Originally posted on Waiting For Next Year  |  Last updated 6/17/13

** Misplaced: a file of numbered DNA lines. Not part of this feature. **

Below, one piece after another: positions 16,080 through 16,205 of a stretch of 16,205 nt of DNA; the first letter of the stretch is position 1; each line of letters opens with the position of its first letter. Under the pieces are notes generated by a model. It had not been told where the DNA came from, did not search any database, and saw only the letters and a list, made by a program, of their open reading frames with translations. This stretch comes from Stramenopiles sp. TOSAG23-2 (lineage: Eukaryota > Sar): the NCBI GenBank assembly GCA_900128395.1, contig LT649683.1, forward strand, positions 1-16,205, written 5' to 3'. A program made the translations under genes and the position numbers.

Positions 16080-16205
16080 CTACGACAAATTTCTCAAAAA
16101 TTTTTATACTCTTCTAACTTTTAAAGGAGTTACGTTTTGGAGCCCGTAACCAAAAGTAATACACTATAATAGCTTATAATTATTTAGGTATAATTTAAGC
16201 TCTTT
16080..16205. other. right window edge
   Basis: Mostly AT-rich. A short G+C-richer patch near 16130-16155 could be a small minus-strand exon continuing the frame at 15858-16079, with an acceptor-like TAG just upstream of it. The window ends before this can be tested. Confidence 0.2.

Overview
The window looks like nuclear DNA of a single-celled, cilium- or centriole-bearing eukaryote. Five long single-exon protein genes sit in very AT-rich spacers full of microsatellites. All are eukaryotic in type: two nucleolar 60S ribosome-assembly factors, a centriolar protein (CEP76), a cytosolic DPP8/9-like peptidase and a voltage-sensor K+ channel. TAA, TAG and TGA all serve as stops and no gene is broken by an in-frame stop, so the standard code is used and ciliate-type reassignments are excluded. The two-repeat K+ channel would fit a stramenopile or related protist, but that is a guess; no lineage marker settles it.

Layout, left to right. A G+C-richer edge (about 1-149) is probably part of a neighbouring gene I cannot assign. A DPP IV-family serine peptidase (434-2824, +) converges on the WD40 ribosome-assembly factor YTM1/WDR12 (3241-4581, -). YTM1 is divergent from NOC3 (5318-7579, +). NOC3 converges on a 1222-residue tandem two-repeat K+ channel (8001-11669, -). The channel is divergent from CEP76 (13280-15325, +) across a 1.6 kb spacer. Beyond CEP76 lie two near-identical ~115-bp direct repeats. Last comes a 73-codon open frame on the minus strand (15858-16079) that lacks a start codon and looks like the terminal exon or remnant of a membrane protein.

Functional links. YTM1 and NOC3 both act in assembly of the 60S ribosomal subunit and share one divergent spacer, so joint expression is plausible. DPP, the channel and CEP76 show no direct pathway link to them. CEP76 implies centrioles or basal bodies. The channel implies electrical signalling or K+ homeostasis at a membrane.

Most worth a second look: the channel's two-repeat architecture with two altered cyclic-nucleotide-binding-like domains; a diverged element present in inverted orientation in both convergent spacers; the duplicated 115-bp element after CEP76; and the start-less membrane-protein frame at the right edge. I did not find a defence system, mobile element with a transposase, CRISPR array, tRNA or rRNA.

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As surprising as the Indians off-season spending spree was, I still think the club’s basic strategy is unchanged: develop a young core of players internally and dip into free agency when you need it.  It just so happened that they needed a lot of help this past off-season, and there was a bit of a perfect storm of available money, available talent, and a protected draft pick. More often than not though, that sort of approach isn’t going to happen here.  Mostly, the team is going to have to sink or swim with players who come up through the system.  That’s why, of course, they have to draft well and lead the way in the international amateur market—to make up for what will often be paltry free agency spending. And while developing good major leaguers is a wonderful thing, it’s also nice to have a front office that has some strategy for keeping them beyond their first six or so seasons (MLB players cannot elect free agency until they’ve served six years).  The Indians teams of the 1990s were largely built around GM John Hart’s ability to lock up his young talent beyond those first six years, and it’s become clear that Chris Antonetti and Mark Shapiro learned their lesson. The problem over the last several years hasn’t been that the Front Office doesn’t recognize the sound strategy of locking up young, core players to affordable contracts; it’s that there just haven’t been a lot of players worth investing in.  After all, do you want a cost-controlled Matt LaPorta for the next five years?  How about Lou Marson for a few million?  Maybe I could interest you in a late-model David Huff or Jeremy Sowers? Didn’t think so. But the team finally is starting to churn out something resembling major league talent, and the front office is already making some moves to lock some of them up.  Last April, Carlos Santana signed an extension that added one year of team control in the form of a 2017 club option.  Word is that this Spring they approached Vinnie Pestano about a longer-term deal. More recent rumblings have the front office approaching Michael Brantley about an extension.  It’s kind of hard to believe, but Brantley will be arbitration-eligible after this season, which means one way or another, he’s about to become more expensive. I say it’s hard to believe because Brantley is still so young  (he just turned 26; Yan Gomes is the only position player on the active roster who’s younger) and still seems to have a decent amount of development and projectability to him.  On the other hand, he’s basically been our everyday center fielder since Grady Sizemore blew his knee off in a tragic hunting accident, which seems like forever ago. 1 Anyway, back in Spring Terry Pluto had it buried in his notes that the Indians would be approaching Brantley about a contract extension before camp broke.  I assume that Pluto’s comments here, as they typically are, were well-sourced.  It also seems to jibe with the general philosophy of locking up young players to deals that extend team control in exchange for some financial security.  It all makes pretty good sense, right? The only thing I’m wondering: why do they want to lock up Michael Brantley? You’ll remember that Brantley was one of a quartet who came over from Milwaukee in the CC Sabathia trade of 2008.  The youngest of the haul, he was known for his speed and batting eye, but was still a good way from the majors. Over Brantley’s MiLB career, he had the sort of numbers you could really dream on.  A .388 on base percentage and a .303 batting average.  162 stolen bases to only 39 caught stealing (81%).  All this while playing young for his level almost every year of his career.  And even though scouts didn’t universally praise his defense, there was little question that he’d stick in center due to his speed and smarts. Fast forward to today.  Brantley has played almost every day for three seasons, compiling more than 1,800 plate appearances along the way.  He has a career OPS of .704 (98 OPS+), a career OBP of .331, and has stolen only 44 bases while getting caught 22 times (67%).  In other words, he has below average power, costs his team on the bases, and is around average at getting on base.  His full-time defense in center field was lacking enough that the Indians got not one, but two everyday center fielders this past off-season, moving Brantley to the second-easiest defensive position on the diamond.  Among 16 qualified AL left fielders this year, Brantley ranks 10th in walk-rate, 15th in slugging percentage, and 12th in OPS. This isn’t to say that Brantley is a worthless player—far from it.  According to my Frankenstein jWAR calculations, he’s been worth anywhere from one to three wins above replacement in each of his full seasons, which would make him something resembling an average everyday player. No, it’s not that I think Brantley is without value.  It’s that I don’t understand choosing to invest in his potential when you still have plenty of time left to see if he’s actually going to reach it.  If Brantley continues to develop and becomes a premium on-base guy who can change the game with his legs (this is becoming increasingly unlikely, as players don’t typically become faster with age), then he’ll likely do it in the next three or so years.  Guess what?  He’s ours (and relatively cost-controlled) until 2017, so long as we want him. I guess I just can’t wrap my head around the logic of locking him up now.  Despite what we witnessed last season, average left fielders shouldn’t be impossible for a reasonably creative front office to secure.  And while it’s true that there is non-zero chance that Brantley becomes much more than that, we don’t have to pay to see that card just yet.  I know the Indians organization prides itself on never going to arbitration, but Brantley seems the perfect sort of player to continue to take on a year-to-year basis.  He may develop into what we’d always hoped.  But in his current form, he’s just not worth a long-term deal, especially when we can get the proverbial milk without one. ___________________________________ May not actually be what happened to Grady Sizemore’s knee.